Chances are when someone thinks of battery stocks, the name Tesla comes to mind. After all, it does have some impressive battery technology as part of its wider offer. The problem is that Tesla’s share price has skyrocketed nearly 640% over the last year. This is fantastic for existing shareholders, but the valuation today is very high.
Fortunately, there are other battery-linked stocks to choose from, and I’ve found two that I think will suit my portfolio’s passive income and growth needs.
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A battery stock hidden underground
The first of the battery stocks is Glencore (LSE:GLEN), a multinational metal mining company.
Metals may sound like an odd and boring way to enter the battery market, but it is an essential piece of the puzzle. Today you’ll find lithium-ion batteries in almost all electronic devices from, phones to electric cars. But despite what the name suggests, lithium is not the main ingredient.
The primary metals needed to make a lithium-ion battery are nickel, cobalt, and aluminium. And the first two are in short supply.
As it turns out, Glencore is a world-leading producer of all three. And while Covid-19 did put a damper on performance in 2020, overall, the business’s financial health looks good to me.
Having said that, there are some substantial issues. The most significant being the price of these metals are set by the market, not the company. Which means the battery stock is subject to fluctuating market prices for its products. The effects of this can be seen by looking at its net income over the last five years.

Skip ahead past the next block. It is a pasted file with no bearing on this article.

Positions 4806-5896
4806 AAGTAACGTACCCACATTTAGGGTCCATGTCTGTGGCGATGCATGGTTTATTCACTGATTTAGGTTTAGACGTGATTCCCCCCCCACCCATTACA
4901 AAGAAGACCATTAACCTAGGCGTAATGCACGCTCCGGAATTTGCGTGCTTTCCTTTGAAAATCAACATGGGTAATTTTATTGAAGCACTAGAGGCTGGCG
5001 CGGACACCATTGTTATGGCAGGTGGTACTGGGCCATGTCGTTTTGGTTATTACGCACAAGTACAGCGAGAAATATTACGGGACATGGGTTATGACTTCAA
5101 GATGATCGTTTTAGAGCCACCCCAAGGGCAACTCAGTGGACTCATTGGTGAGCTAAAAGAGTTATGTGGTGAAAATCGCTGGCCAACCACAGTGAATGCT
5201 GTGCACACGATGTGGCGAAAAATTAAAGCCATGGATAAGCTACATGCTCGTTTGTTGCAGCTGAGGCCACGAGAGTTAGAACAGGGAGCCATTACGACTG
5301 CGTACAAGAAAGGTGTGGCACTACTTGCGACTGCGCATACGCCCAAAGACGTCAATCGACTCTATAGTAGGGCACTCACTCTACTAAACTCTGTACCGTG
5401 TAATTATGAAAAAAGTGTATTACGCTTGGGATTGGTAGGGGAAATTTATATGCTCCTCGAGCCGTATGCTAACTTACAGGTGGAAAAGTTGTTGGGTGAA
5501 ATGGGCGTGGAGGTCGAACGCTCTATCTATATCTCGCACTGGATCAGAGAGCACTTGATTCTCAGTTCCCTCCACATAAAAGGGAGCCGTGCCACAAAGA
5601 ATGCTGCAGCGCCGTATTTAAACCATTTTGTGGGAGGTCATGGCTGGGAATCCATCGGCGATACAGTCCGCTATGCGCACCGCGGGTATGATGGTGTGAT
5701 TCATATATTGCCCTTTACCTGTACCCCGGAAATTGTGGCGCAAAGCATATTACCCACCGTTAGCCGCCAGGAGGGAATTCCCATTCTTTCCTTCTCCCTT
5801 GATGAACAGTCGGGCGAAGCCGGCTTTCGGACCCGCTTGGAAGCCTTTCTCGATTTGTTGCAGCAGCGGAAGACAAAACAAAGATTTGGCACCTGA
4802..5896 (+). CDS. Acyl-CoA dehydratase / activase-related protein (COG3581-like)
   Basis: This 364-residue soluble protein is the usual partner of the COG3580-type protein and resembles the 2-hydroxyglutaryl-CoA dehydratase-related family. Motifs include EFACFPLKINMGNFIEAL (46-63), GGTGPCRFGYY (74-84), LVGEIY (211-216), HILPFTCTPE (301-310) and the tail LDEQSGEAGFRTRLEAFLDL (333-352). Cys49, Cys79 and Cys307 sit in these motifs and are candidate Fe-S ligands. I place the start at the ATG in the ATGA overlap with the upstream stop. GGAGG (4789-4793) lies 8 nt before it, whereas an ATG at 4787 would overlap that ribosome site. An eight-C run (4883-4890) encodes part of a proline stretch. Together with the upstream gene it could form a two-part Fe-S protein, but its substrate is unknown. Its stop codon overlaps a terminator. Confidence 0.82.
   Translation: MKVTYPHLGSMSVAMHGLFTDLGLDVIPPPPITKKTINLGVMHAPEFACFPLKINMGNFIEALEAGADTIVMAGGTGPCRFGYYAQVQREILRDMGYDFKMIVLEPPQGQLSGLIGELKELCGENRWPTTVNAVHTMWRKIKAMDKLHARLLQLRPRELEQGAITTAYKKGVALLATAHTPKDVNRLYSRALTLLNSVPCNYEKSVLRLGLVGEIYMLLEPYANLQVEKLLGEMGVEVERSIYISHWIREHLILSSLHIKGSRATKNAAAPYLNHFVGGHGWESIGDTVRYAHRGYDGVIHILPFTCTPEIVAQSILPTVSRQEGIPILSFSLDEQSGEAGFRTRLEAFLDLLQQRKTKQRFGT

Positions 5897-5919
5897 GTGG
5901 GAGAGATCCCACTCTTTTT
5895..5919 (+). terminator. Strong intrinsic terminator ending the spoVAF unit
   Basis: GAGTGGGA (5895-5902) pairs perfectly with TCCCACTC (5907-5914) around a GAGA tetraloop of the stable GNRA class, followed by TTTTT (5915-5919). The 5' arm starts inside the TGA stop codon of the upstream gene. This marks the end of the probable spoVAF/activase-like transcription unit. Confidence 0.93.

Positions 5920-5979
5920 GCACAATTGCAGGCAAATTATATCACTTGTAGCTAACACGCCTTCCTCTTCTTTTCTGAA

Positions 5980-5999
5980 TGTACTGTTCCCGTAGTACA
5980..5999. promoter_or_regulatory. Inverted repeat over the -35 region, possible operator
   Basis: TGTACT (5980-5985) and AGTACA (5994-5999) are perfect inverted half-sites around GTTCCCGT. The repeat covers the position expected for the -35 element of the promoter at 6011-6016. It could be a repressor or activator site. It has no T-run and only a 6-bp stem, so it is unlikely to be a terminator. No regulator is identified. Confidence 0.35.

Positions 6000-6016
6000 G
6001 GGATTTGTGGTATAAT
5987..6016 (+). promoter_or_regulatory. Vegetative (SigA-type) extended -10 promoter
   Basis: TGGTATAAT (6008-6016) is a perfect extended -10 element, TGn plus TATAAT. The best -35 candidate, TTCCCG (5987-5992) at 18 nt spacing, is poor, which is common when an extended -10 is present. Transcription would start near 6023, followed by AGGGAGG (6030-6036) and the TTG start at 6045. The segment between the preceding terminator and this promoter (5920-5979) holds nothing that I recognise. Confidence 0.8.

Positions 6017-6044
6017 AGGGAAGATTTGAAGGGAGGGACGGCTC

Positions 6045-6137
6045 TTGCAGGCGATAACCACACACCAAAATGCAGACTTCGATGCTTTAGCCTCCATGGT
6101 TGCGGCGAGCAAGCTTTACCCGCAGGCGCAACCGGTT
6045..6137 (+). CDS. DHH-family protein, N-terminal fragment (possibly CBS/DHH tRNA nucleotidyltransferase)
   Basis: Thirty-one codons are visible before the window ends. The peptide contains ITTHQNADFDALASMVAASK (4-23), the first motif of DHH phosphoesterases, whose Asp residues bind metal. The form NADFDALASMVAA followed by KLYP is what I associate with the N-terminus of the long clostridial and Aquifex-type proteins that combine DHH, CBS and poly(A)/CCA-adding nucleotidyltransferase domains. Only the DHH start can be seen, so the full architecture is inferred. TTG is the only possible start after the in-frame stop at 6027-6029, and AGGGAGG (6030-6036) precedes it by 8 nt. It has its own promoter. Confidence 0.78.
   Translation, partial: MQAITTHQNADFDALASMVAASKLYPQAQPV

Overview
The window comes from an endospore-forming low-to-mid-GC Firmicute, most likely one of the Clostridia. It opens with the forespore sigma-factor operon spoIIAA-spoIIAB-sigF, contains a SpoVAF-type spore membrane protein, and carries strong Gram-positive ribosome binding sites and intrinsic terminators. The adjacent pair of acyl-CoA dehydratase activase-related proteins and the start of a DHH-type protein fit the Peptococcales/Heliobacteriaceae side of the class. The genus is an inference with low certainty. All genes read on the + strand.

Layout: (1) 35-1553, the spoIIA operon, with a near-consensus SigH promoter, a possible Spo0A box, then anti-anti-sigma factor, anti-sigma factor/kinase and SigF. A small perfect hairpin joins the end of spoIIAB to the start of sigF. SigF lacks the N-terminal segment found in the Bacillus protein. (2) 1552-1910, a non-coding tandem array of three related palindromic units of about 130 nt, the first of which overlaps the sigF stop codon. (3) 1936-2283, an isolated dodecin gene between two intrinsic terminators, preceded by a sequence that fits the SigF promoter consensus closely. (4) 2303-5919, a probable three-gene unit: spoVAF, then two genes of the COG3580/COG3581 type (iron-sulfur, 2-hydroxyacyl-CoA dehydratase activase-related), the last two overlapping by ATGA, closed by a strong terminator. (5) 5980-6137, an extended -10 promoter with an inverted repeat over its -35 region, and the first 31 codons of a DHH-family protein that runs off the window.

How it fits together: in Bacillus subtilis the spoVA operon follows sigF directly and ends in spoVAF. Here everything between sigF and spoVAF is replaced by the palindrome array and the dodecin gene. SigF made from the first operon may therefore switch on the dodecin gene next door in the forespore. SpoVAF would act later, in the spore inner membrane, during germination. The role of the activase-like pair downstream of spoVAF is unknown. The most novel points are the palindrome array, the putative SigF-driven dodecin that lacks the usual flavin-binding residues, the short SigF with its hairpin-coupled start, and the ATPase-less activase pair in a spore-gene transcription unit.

Furthermore, most of its operations are international. And securing mining licenses can be a challenge, especially in developing nations with unstable political environments.
Energy storage upgraded
The second battery stock is another mining company, Anglo Pacific Group (LSE:APF). Unlike Glencore, the business doesn’t dig up any nickel, cobalt, or aluminium. But what it does produce is vanadium.
Why does this matter? To explain, let’s take a quick look at the science of battery technology.
Lithium-ion batteries are capable of high-density energy storage. This makes them ideal for use in small electronic devices. However, continual recharging decreases their lifespan and efficiency. That makes them a pretty poor choice for electrical grids as the batteries would be continually charged and discharged.
That’s where vanadium-flow batteries come in. They can store large amounts of energy with minimal maintenance required. They can also last up to 20 years without degradation from charge cycles. The technology is very difficult to minimise, and so you won’t see them being used for electric vehicles. But size is less of a problem when powering a national electrical grid.
Unfortunately, just like Glencore, the battery stock is exposed to the same risks. That means non-existent pricing power and complex negotiations to secure additional mining sites.
The Bottom Line
The transition towards electric vehicles and renewable energy sources continues. As a result, the need for efficient energy storage is surging.
Personally, I find the vanadium-based batteries to be far more promising, especially since the energy sector is a huge market to tap into. In my opinion, the risks, while big, don’t outweigh the potential rewards. And since I’m already a shareholder of Anglo Pacific, I think it might be time to increase my position.